As Blackout tells its harrowing yet endlessly fascinating story, it becomes more evident that what the island really needs is more of the clear-eyed focus and military precision of a Lt. Gen. Buchanan, and less gas-bagging in Washington, DC. Rolls of paper towels tossed into a crowd at a photo op — what’s that all about? — just won’t cut it. And neither will 12,000 tarps for an island population of 3.5 million.

Sullivan takes a look at the islands history, from Columbus — “What a rich coast!” he’s purported to have said, giving the island its name — to, more recently, Wall Street banks and hedge fund managers who took one look at Puerto Rico and saw investment opportuntieis coupled with tax exemptions, bait for investors with pensions and mutual funds in tow. Like a bad episode of Billions, Puerto Rico became a laundromat for funny money, but without the Cayman Islands’ sexiness or PR profile.

Hard as it may be to believe, not one investment bank would agree to talk to Frontline, Sullivan notes. And,

Somehow, in all that moving around of money, no one saw fit to shore up Puerto Rico’s aging infrastructure. Over a period months, then years, then decades, the incorporated territory of Puerto Rico became a disaster waiting to happen — literally. Follow the money. All it would take was one decent-sized storm.

And on Sept. 20, that storm hit. Category 4 hurricane Maria — a Category 5 storm when it flattened the island of Dominica just two days earlier — wreaked its terrible havoc.

“I’m not satisfied with the level of response that it’s taken to get people electricity,” an  contractor tells Sullivan late in the program, today, seven months after Maria hit. “However, when you understand the level of devastation and the fact that (the grid) was 40- to 45-years-old, broken already by a couple of other storms—“

How is any of this okay, Sullivan demands to know.

There no easy answers.

The bottom line is the bottom line: At the end of the day, 3.5 million Americans are still at risk of losing their power at a moment’s notice. Seven months after Maria, 100,000 Puerto Ricans are still without power of any kind, and the island is still experiencing outages.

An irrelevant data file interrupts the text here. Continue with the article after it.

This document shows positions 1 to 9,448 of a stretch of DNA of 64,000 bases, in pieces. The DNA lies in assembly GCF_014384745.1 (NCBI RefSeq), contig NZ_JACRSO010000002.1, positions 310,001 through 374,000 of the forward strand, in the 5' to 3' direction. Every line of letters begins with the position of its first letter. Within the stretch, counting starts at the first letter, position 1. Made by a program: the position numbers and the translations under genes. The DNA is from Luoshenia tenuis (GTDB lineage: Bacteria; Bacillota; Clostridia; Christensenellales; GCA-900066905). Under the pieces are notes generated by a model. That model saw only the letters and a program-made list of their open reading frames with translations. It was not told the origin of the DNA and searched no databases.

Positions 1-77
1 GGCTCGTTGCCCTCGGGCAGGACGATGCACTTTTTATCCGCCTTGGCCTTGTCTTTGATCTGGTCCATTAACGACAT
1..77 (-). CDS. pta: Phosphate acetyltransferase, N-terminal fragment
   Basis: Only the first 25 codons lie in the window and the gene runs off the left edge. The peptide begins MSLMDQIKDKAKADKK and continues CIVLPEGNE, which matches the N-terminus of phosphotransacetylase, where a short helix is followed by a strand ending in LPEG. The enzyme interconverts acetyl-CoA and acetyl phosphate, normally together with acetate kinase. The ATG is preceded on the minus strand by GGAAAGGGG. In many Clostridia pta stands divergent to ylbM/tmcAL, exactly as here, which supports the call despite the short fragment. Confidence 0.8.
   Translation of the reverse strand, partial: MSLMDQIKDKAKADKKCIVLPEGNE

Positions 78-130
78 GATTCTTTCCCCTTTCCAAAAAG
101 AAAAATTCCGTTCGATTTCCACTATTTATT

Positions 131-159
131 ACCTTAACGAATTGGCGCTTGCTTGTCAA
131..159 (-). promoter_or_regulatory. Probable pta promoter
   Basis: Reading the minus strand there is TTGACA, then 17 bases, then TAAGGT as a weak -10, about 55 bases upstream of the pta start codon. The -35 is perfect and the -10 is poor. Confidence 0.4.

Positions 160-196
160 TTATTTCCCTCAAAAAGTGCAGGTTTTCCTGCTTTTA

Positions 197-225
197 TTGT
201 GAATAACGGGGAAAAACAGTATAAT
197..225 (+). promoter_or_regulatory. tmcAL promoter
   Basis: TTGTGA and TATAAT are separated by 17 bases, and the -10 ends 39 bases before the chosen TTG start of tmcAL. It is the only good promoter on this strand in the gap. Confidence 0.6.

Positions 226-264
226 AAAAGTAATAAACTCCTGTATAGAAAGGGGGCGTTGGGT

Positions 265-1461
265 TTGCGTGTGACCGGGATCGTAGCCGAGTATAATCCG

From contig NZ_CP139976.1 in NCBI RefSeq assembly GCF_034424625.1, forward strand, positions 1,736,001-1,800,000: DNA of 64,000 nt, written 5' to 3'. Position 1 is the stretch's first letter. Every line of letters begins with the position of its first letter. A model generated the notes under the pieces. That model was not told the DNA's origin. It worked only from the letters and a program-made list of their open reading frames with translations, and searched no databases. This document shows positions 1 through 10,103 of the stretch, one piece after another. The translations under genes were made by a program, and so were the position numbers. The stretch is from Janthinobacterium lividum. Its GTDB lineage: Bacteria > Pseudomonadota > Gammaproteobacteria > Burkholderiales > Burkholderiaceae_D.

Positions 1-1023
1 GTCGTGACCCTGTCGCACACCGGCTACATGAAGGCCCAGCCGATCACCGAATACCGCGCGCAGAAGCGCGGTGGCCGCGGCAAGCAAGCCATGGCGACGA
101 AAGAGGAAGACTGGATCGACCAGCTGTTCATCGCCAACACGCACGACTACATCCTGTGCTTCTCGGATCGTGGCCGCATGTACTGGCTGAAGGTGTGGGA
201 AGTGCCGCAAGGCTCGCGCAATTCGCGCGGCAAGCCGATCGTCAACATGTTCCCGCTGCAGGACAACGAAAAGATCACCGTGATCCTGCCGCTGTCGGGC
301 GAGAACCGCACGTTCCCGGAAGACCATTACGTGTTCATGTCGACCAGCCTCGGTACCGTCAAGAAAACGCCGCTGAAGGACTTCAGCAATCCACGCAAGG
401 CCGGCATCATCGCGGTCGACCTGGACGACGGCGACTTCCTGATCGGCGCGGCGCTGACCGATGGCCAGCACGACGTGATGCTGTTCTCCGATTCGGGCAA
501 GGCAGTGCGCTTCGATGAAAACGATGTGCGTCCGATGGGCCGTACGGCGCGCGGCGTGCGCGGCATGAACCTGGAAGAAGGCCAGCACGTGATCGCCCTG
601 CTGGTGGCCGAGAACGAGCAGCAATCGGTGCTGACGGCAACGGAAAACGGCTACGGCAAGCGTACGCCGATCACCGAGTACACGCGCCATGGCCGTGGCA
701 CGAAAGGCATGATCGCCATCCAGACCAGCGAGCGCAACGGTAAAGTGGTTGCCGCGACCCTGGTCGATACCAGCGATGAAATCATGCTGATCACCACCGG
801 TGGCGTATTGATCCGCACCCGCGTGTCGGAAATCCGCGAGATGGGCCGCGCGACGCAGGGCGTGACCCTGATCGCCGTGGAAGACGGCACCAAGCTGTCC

Oh, and one more thing. A new hurricane season starts a month from now, around the time The Voice will announce a new winner and families flock to the beach for the Memorial Day weekend.

 

 
 
 
 
 
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2 Comments
 
 
Angela
I've been following this story closely so this was really helpful information. I'd watch the Frontline documentary tonight but I just finished watching, True Conviction on Independent Lens, PBS. It was also a Best Bet and that documentary blew my mind. Only one "mind blowing" incident per night, please!

You know what else concerns me? The fact that I'm not surprised that after 7 months 100,000 American citizens still don't have power or that black outs are to be expected. Between this and a lack of safe drinking water in Flint Michigan any sane person would have to wonder what's really going on.
May 2, 2018   |  Reply
 
 
Elizabeth L'Abate
Thank you so much for highlighting this mostly-ignored -by -MSM issue! It's even more shameful than the totally inept and corrupt Katrina aftermath during George W., and the Deepwater Horizon Aftermath...It's a shame Puerto Ricans can't help vote Trump out of office! Unless thay have evacuated to the mainland...
Apr 30, 2018   |  Reply
 
Angela
Elizabeth, I know that at least 70,000 people (I believe the actual count is closer to 120,000 but I haven't verified that yet) have moved from Puerto Rico to Florida. The kicker there is that there is no, and I do mean zero affordable housing available in Florida. So, not sure how long they'll be able to hold out.

We have a serious problem with homeless people for this very reason, not enough affordable housing in America, unsafe drinking water in Flint, MI and no electricity in parts of Puerto Rico and the other parts of PR sort of have electricity. It sure makes me wonder.
May 2, 2018